Just this past week, I read an essay by Christopher Kelly
of the Fort Worth Star-Telegram, addressing what an
adapting screenwriter owes to the author of the original work,
with the film Adaptation as its leaping-off point.
This is pertinent because adapting Dickens for a regular-length
feature film generally means omitting large swathes of story
in the rush to introduce and properly place the plethora of
characters he typically includes in his novels. Douglas
McGrath has chosen to omit nearly all of the Dickensian
grimness of Nicholas Nickleby, choosing instead to
telegraph it to us by means of nyah-hah-hah performances by
the heavies and the soulful, smudged eyes of Jamie Bell
as the much-wronged Smike.
Guess what? It works.
McGrath wrote Bullets Over Broadway with Woody
Allen, and wrote and directed 1996’s Emma, so it’s
not surprising to find that he’s more drawn to the amusing
aspects of Nicholas Nickleby. There are some, though
they aren’t what spring to mind when one thinks about the
novel. Nicholas Nickleby-the-novel is rather known
for its depiction of “private academies”—unsupervised institutions
that make Jane Eyre’s Lowood look like a marvel of generosity.
Boys sent to these academies could expect little in the way
of sustenance, be it emotional, gustatory, or educational.
The academy in this tale is Dotheboys Hall—pronounced DoTheBoys—and
our hero, sent there as a teacher, is appalled at what he
finds. Young Nickleby is a gentleman by rights, but his family
has fallen on hard times. His kindly father, through inattention
to personal finance, left Nicholas, his mother, and sister
Kate nothing but debts. They go to London, hoping for aid
from their uncle, Ralph Nickleby (Plummer). He finds
them employment, but in such mean circumstances that it’s
more harm than help, really. Nicholas works at Dotheboys for
the Squeers, a family so vile, so mean, ignorant, and slovenly
that calling them pigs is an insult to honest swine everywhere.
The Squeers abuse their young charges, starving them, beating
them, and ever exhorting them to write home for more money.
They especially abuse Smike (Bell), a student who’s been abandoned
at the school. With no one paying his way now, Smike has become
the Squeers’ slave. Nicholas of course is unable to stand
by and watch the mistreatment. He befriends Smike, and eventually,
the two flee Dotheboys and take to the road, where they have
adventures, including joining a theatrical troupe led by one
Mr. Crummles (Lane). They make their way to London,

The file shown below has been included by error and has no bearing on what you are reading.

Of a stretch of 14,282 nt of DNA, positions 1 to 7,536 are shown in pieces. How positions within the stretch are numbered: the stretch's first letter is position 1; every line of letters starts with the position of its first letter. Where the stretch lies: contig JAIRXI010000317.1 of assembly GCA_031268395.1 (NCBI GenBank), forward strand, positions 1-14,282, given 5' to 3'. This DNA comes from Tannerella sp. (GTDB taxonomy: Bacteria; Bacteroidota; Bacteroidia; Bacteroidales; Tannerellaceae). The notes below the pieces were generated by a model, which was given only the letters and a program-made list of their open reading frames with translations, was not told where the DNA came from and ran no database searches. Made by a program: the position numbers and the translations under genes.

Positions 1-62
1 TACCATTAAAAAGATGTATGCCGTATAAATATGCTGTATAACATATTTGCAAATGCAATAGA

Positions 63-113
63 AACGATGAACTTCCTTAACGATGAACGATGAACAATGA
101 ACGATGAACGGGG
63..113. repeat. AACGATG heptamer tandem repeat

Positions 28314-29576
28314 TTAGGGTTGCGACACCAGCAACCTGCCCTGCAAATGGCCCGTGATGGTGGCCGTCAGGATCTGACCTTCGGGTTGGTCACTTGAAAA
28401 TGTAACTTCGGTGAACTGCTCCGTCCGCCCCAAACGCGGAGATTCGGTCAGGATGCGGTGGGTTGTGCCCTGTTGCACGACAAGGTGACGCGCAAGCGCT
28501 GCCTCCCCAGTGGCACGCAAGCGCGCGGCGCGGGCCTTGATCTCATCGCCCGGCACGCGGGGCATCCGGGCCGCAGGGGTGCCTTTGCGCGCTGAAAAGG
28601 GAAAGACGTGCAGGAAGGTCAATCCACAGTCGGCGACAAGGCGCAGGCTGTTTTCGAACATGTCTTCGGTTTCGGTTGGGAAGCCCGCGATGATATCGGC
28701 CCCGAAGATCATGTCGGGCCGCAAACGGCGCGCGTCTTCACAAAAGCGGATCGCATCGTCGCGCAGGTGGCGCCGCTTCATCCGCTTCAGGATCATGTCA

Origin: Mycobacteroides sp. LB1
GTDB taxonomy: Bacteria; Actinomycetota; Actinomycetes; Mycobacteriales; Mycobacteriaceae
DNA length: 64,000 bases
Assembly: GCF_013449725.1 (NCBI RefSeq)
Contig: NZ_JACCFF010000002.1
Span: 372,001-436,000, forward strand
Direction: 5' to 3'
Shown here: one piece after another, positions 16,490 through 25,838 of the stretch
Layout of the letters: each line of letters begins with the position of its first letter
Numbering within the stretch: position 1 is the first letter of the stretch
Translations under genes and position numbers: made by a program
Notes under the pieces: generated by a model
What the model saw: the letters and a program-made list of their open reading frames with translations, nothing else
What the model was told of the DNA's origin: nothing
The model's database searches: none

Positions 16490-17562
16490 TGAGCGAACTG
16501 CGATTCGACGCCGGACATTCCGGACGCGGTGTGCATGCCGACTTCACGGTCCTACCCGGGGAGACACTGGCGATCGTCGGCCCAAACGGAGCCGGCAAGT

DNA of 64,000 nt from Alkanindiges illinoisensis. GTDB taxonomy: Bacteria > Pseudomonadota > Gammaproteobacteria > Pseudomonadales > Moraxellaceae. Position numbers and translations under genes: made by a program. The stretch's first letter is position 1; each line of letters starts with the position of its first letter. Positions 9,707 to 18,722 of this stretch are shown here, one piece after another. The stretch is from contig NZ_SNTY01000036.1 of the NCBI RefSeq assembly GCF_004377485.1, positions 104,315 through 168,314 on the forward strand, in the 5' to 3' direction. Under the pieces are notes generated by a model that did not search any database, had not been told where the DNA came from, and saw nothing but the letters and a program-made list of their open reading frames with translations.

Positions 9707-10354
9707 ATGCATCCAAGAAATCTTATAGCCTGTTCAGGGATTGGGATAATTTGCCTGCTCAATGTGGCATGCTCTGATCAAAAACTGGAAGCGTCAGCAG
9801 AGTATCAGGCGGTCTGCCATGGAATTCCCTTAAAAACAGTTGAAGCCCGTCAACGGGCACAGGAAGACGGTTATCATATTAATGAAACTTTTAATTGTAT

where immediately Nicholas finds a whey-faced noble (Fox)
talking trash about Kate, and thrashes him. The rest of the
movie is a rollercoaster of things looking up, followed by
evil interferences by Uncle Ralph and Wackford Squeers (Broadbent),
followed by more hopeful occurrences, followed by unfortunate
misunderstandings, followed by… well, you get the picture.
The moment one crisis ends, Nicholas is headlong into another.
Naturally, though, it all comes out right in the end, which
is bittersweet, because there are two deaths.
The tagline for this movie is “Every family needs a hero.”
Now I find a lot of these Dickens heroes to be colorless
fellows who elicit our sympathies because they’re done dirt
rather than because of who they are. Nicholas is a cut above
the rest, having enough force of personality to deliver a
few ass-whippings. Charlie Hunnam, better known from
“Queer As Folk,” is suitably handsome and bland, and Anne
Hathaway is a good match as his love interest. (Honestly,
I’m not giving anything away here.) The story is the real
star here, with its twists and turns of incredible virtue
(the Cheeryble brothers—gotta love these Dickens names!) and
infamous villainy. Just watching evil old white men like Uncle
Ralph, Sir Mulberry Hawk, and Wackford Squeers confirms everything
you’ve ever feared about how the world really operates. Plummer
and Broadbent all but roll around in the wickedness, giving
fine performances that deliver two faces of evil. With the
exception of the forceful Mrs. Squeers (Stevenson),
the female characters are virtuous little violets, wanting
only to sun themselves in the love of some good man.
Nicholas Nickleby has a lot of voiceover, from A Storyteller
who is not identified until the end. The VO is handled well
here. Instead of a crutch for what the screenwriter was too
incompetent to show us, it’s more like mood music. And then
there’s Rachel Portman’s nifty, swelling mood music.
On the minus side, I could occasionally have used subtitles.
Some of those upcountry English accents were nigh unto unintelligible.
This story is well told, considering that it’s been pared
to the bone. The secret, I suspect, is that McGrath recognized
the bone. Despite its trimming, Nicholas Nickleby is
an engaging, affecting movie. You’d have to be Uncle Ralph
himself to watch this (or to read the book) and remain a “compassionate